One thing you can’t help but notice when travelling around any Dutch city is the presence of bikes – 84 per cent of the population own one.
Thanks to the lack of steep hills and extremely safe cycle lanes, exploring the historical sights of Holland by bicycle is easy. But before you pedal your way around the Netherlands, there are a few local cycling dos and don’ts worth taking note of.
1. The Dutch like to look good on their bikes and tend to wear their normal clothes when getting from A to B on their two-wheelers. Men ride suited and booted and women ride in skirts and heels. So don’t even think about wearing lycra, hi-vis jackets or a helmet!
2. The Dutch are generally a friendly people, but when anyone gets in their way on a cycle lane, they can get a little hostile. They will ring their bell frantically and revert to shouting “halloooooo!”. The latter can be loosely translated into: “Get out of my way!” And the expected reaction is to do just that.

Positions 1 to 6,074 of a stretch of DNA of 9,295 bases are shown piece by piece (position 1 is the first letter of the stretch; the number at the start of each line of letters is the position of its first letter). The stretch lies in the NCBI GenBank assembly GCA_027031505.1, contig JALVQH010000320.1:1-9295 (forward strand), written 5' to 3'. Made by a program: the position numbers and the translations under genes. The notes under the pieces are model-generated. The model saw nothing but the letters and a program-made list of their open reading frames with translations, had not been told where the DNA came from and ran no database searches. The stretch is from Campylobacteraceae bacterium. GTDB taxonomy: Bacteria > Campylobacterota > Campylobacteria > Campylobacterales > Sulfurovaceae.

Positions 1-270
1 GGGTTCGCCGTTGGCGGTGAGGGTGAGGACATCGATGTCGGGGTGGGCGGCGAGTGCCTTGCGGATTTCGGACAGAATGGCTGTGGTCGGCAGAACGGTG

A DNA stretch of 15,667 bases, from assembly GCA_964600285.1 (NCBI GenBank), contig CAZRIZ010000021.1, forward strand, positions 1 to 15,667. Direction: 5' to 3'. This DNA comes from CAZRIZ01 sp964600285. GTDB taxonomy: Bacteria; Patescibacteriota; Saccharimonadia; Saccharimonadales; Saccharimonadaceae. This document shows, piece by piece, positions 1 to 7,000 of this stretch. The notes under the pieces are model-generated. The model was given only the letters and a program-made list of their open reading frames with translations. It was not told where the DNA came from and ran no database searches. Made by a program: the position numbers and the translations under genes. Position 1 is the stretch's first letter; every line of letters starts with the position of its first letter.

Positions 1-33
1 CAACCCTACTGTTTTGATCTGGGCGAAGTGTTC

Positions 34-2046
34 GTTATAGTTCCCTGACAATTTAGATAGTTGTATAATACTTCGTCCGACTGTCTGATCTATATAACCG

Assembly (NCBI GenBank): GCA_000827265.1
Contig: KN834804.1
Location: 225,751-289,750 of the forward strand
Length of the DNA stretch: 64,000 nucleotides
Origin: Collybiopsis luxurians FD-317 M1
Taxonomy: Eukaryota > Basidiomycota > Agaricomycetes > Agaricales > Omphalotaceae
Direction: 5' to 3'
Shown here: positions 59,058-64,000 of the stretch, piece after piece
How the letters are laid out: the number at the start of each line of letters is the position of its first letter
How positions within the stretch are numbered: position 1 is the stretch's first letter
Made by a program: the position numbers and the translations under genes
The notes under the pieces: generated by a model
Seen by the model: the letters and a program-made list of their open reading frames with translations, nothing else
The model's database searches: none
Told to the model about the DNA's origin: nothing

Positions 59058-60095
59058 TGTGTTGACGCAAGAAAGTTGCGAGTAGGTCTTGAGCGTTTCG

3. The Dutch seem to use their bikes to transport all kinds of stuff. This can range from large shopping bags, luggage, dogs and even people. Dutch people seem to have this unrivalled ability to ride a bike while carrying at least two shopping bags, a few kids and a couple of house plants strapped on the luggage rack. Probably best not to try this yourself.
4. The Dutch don’t do shiny new bikes. You’ll see them whizzing by on rusty old bicycles with several parts falling off along the way. Their motto is: the older the bike, the better. Contrary to what you might think, this has nothing to do with their frugality. Bike theft is extremely rife in the Netherlands, so the Dutch are more likely to splurge on a couple of solid locks than on a state-of-the-art bike that will disappear in no-time anyway. So do lock your bikes at all times.
5. The Netherlands receives quite a bit of rain. A lot, even. This doesn’t stop the Dutch from getting on their bikes. The odd Dutch cyclist might don their waterproofs, but the majority will ride with an umbrella in hand. Their motto seems to be ‘staying dry over safety’. It’s probably wise to take a bus or a tram on rainy days.